Thursday, April 23, 2009

Math Circles Allow Youth to Explore Mathematics Beyond the Classroom

Math Circles, which originally were born in the Soviet Union and other Eastern European nations, have been spreading across the US for at least 30 years. While many of these circles connect mathematicians with high-level learners, the structure of Math Circles is actually accessible to youth of all abilities and ages. There are math circles for kindergartners and for adults. Some have worked to connect students at the highest level of achievement with others who are just interested in math for fun.

Now there is a resource available that can help you find a circle near you or start a math circle of your own. Circle in a Box is freely available from the Mathematical Sciences Research Institute at UC Berkeley.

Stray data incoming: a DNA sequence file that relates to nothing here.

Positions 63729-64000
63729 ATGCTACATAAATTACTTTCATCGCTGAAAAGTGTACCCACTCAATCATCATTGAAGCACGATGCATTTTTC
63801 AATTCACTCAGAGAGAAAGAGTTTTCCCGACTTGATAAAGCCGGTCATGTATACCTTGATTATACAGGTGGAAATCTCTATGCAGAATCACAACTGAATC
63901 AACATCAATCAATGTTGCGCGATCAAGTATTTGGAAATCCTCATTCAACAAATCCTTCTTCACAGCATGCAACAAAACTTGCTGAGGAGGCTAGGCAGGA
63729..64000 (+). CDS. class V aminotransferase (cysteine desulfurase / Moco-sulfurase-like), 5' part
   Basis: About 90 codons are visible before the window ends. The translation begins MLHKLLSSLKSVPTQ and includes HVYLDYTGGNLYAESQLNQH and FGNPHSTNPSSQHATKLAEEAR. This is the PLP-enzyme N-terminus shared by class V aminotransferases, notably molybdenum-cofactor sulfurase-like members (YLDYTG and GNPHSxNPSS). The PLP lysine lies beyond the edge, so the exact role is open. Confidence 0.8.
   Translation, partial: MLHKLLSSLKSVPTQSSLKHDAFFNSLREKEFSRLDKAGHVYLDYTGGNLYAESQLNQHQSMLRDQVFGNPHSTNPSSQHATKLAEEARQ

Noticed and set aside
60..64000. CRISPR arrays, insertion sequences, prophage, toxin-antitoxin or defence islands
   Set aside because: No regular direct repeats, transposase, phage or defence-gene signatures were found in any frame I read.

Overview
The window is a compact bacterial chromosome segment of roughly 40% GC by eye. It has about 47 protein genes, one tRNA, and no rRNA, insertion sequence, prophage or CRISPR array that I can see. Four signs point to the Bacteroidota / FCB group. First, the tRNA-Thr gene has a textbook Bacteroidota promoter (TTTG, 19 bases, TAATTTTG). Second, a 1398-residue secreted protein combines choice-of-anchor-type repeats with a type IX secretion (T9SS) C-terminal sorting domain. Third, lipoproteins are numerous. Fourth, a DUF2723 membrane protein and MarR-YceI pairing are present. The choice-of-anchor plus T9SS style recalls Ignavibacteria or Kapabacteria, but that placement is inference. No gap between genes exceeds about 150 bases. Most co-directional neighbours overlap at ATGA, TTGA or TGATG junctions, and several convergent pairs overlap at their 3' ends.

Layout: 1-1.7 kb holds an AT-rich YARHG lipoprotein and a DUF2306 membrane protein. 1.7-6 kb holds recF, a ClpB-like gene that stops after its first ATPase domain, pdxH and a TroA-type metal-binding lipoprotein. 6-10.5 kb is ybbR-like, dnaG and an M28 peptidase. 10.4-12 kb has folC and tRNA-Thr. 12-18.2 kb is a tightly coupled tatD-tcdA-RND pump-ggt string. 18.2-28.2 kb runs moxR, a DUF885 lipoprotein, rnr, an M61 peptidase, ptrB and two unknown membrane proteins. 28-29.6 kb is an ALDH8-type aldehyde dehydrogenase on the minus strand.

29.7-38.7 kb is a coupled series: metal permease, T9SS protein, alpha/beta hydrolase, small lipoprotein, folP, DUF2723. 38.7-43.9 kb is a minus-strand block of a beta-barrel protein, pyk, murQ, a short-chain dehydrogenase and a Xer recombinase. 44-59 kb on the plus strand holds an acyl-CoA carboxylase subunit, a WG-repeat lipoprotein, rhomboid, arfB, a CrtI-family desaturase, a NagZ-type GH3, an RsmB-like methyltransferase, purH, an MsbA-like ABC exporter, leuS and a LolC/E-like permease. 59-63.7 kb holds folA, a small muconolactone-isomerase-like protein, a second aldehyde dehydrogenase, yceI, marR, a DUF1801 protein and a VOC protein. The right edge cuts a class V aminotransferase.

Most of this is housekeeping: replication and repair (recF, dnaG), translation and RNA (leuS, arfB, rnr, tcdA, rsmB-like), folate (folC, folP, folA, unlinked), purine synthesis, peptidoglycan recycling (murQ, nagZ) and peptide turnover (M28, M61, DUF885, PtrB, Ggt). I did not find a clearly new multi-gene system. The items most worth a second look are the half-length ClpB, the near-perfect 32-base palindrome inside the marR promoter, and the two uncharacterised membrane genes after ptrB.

Wednesday, April 22, 2009

Challenging Assumptions in Education Policy

In a commentary in Education Week, Ronald Wolk offers a commentary on why the nation is still "at risk," 25 years after the landmark report. One of the five assumptions that he challenges is: "The United States should require all students to take algebra in the 8th grade and higher-order math in high school in order to increase the number of scientists and engineers in this country and thus make us more competitive in the global economy." His reasoning for challenge this assumption:

"Most young people who go into science and engineering are well on their way by the time they start high school, because they become hooked on science or math in the early grades and do well in mathematics in elementary and middle school. ... If the nation wants more scientists and engineers, then educators need to find ways to awaken and nourish a passion for those subjects well before high school, and then offer students every opportunity to pursue their interest as far as they wish."